If truth, as the famous saying goes, is the first casualty of war, then war movies are its body bags. So when Hollywood portrays a real-life episode in which American soldiers come under heavy fire, it’s useful to separate fact from fiction.
Which is certainly the case for Black Hawk Down, which opens wide Jan. 18 and stars Josh Hartnett and Ewan McGregor. The actual events surrounding the ill-fated 1993 raid in Mogadishu, Somalia (in which two U.S. Army Black Hawk helicopters were shot down, 18 soldiers killed, and more than 70 injured), are so gruesome that even director Ridley Scott—the renowned master of Gladiator duels and Hannibal dinners—was hard-pressed to portray the bloodbath in all its ferocity. Mark Bowden, author of the book from which the film is adapted, says Scott went ”all the way.” Still, the film takes the Army’s POV lock, stock, and barrel—ignoring some 500 Somalians who also died that day. For more perspective on the Battle of Mogadishu, peruse one of these websites.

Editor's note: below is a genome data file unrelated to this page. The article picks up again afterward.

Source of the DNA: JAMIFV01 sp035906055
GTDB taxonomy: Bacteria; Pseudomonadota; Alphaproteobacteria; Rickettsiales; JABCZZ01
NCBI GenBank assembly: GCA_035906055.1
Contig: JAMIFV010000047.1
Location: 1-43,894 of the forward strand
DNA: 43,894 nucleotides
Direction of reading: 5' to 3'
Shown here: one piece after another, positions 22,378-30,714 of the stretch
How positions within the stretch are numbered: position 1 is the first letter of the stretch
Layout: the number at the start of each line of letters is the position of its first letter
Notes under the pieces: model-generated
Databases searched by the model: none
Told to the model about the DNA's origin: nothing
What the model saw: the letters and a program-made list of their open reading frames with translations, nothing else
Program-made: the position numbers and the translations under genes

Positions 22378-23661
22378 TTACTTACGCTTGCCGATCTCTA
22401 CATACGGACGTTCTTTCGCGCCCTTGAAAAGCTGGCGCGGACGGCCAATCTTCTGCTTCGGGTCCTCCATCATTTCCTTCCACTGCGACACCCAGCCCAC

BLACK HAWK DOWN OFFICIAL SITE (sony.com/blackhawkdown) The diagrams of the UH-60 Black Hawk, along with dossiers on the history of the Army Rangers and the top secret Delta Force, make Sony’s encampment a decent staging area for the mission ahead. There are ample links to military sites, including the home of the elite Night Stalkers unit formed after the failed Iranian hostage rescue in 1980. B
BLACK HAWK DOWN: AN AMERICAN WAR STORY (philly.com/packages/ somalia) Bowden’s 1997 articles from the Philadelphia Inquirer read like the opening scene of Saving Private Ryan— except the carnage never lets up. A team of documentary filmmakers acquired Somalian video footage, included on the website, of the firefights and an interview with a warlord. All 29 gripping chapters are annotated with maps and biographies, making it by far the most comprehensive description of the battle. A+
FRONTLINE: AMBUSH IN MOGADISHU (pbs.org/frontline/shows/ambush) PBS’ investigative news series offers a geopolitical primer on the battle. Highlights of the text interviews include Sen. Richard Lugar on why the U.S. entered the beleaguered country to begin with and a Somalian commander disclosing that his militia trained in Islamic countries—after being schooled by both the U.S. and Russia. B+
EYES OVER MOGADISHU (www.megapass.co.kr/~horanjoh) Mike Horan, an Airborne imagery intelligence specialist, offers a firsthand account of life in Somalia from 1992 to 1995. Horan’s book, Eyes Over Mogadishu: Photos and Stories From a Soldier’s Life in Somalia, is a reality check for the hypersaturated action movie. And it serves as a reminder of the daily sacrifices made by the men and women of our armed forces. A